Ratings don’t last, good journalism does

During the week of July 15, 2013, Tony Davis, environmental reporter for the Arizona Daily Star, published three articles on the draft biological opinion for the proposed Rosemont Copper project, which was prepared by the U. S. Fish and Wildlife Service. This 418 page document deals with potential impacts that the Rosemont Copper project may have on nine endangered or threatened species, which are known to occur in the northern portion of the Santa Rita mountains.

Anyone reading of these articles would find it very difficult to learn this fact, because eight of the nine endangered or threatened species in the draft biological opinion are only very briefly mentioned. Instead of reporting on all the rare resident species discussed by the U. S. Fish and Wildlife Service, Mr. Davis focused exclusively on the jaguar, which is currently represented by a single transitory male, observed on several occasions in the Whetstone and Santa Rita Mountains since November 2011.

Providing layered context for statements made in a lengthy report is more difficult than printing the sensational secondary headline that appeared in the Arizona Daily Star’s July 17th article: “But Rosemont may kill country’s only big cat, Fish & Wildlife says”. Mr. Davis reluctantly retracted this quote in his article of July 18 only after succeeding in his goal of inflaming the passions of many readers.

The sole purpose of Mr. Davis’ articles seems to have been to argue that the Rosemont Copper project will negatively impact this lone jaguar and ultimately threaten the critical habitat of the entire species. His articles fail to convey an objective and balanced presentation of the draft biological opinion, which covers both impacts and mitigations and is the product of nearly four years of painstaking scientific research and evaluation. These articles are examples of journalism at its worst and unworthy of the citizens of southeastern Arizona.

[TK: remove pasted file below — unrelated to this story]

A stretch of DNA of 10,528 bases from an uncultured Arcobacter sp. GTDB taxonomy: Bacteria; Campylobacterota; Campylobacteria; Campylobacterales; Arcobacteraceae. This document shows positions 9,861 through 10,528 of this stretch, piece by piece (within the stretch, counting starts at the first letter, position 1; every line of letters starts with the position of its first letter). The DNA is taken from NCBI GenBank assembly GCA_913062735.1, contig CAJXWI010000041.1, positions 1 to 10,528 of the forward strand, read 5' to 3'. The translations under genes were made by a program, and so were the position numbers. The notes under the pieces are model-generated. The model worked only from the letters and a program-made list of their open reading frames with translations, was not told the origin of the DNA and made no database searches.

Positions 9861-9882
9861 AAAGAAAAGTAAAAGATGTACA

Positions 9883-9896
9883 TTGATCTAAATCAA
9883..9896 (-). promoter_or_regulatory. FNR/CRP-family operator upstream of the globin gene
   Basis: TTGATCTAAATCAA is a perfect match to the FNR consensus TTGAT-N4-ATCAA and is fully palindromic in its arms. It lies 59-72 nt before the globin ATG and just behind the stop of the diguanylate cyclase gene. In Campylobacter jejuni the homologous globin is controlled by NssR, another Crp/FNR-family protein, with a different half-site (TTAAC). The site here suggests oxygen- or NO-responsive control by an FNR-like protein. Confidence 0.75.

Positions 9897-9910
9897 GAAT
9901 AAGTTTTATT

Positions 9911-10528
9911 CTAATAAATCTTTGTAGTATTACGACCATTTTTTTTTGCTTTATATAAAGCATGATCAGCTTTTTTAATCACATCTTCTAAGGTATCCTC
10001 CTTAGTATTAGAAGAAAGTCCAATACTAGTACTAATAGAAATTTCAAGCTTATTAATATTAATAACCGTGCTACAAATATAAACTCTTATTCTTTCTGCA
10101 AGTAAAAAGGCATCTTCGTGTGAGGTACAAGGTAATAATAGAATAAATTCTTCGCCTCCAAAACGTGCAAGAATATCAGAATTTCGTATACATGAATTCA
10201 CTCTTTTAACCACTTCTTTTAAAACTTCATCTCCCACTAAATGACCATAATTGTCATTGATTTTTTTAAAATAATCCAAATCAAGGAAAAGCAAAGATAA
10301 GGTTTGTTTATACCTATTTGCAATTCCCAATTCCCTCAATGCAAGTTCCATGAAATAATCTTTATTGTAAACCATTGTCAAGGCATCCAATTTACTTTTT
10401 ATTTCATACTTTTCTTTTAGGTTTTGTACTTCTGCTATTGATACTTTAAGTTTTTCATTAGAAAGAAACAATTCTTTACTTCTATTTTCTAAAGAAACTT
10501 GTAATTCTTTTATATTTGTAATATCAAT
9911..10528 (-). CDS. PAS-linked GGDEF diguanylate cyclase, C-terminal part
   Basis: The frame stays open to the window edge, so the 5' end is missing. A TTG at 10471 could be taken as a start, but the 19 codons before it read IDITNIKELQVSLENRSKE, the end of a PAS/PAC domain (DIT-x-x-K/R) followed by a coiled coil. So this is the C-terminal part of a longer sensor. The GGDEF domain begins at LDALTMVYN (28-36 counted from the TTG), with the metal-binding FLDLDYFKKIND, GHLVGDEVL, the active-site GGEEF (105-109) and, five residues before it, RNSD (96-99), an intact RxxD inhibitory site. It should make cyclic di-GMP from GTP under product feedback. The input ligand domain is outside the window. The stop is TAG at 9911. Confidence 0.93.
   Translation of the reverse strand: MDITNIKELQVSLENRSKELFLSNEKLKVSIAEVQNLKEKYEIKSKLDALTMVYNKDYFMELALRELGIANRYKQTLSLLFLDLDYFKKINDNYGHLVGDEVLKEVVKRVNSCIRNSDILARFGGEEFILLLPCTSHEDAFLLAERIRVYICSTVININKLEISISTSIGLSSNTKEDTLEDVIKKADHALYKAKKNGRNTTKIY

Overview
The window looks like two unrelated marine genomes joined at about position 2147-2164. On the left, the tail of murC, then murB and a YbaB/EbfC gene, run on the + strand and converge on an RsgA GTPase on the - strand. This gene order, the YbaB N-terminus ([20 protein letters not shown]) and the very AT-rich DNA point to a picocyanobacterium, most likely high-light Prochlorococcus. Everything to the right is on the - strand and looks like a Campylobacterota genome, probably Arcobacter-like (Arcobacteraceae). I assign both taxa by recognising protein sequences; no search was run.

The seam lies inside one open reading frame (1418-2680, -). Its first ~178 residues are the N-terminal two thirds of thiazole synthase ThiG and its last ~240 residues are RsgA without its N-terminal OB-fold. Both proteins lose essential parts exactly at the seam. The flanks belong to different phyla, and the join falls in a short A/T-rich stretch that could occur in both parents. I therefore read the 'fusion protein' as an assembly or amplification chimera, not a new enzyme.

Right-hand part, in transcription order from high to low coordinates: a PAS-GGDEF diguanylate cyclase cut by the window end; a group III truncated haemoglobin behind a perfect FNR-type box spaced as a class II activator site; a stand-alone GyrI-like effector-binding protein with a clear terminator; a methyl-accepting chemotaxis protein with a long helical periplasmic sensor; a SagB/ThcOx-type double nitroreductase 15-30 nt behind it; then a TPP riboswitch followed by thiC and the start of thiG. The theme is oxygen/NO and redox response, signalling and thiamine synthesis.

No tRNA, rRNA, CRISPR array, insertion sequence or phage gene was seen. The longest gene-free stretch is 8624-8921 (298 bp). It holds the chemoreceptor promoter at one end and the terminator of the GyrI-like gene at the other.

The Arizona Daily Star’s articles are completely silent on the positive benefits that have resulted from the preparation of the draft biological opinion. This document summarizes the results of numerous professional publications on the jaguar and eight other endangered or threatened species that may be affected by this proposed mining project. Scientific data gathered during the permitting process has added considerable information to our existing knowledge base on these species and the habitats where they are found. There would be less incentive and private funds available to study this area in detail without the need for evaluations required by law for Rosemont Copper’s responsible efforts to develop a 21st century copper mine at this site.

The mitigation efforts designed to protect the jaguar include conservation measures in the Davidson Canyon watershed, at Sonoita Creek Ranch, Helvetia Ranch North and in other areas; restoring lost springs, establishing woody vegetation preferred by these animals and conducting camera studies and biological monitoring programs. It also requires Rosemont Copper to fund these and similar projects, which will greatly benefit efforts to protect the jaguar and other species and preserve wildlife habitats for many years into the future.

David F. Briggs is a resident of Pima County and a geologist

briggsAcknowledgement – The title of this guest opinion is a quote from Dan Rather, former news anchor of the CBS Evening News.

David F. Briggs is a resident of Pima county and a geologist, who has intermittently worked on the Rosemont Copper project since 2006. He can be contacted at geomineinfo@aol.com.

Copyrighted by David F. Briggs. Reprint is permitted provided that credit of authorship is provided and linked back to the source.

About David F. Briggs 47 Articles
David F. Briggs is a retired geologist, whose work is feature by the Arizona Geological Survey. Briggs intermittently worked on the Rosemont project between 2006 and 2014. He has authored articles on Arizona’s mining history.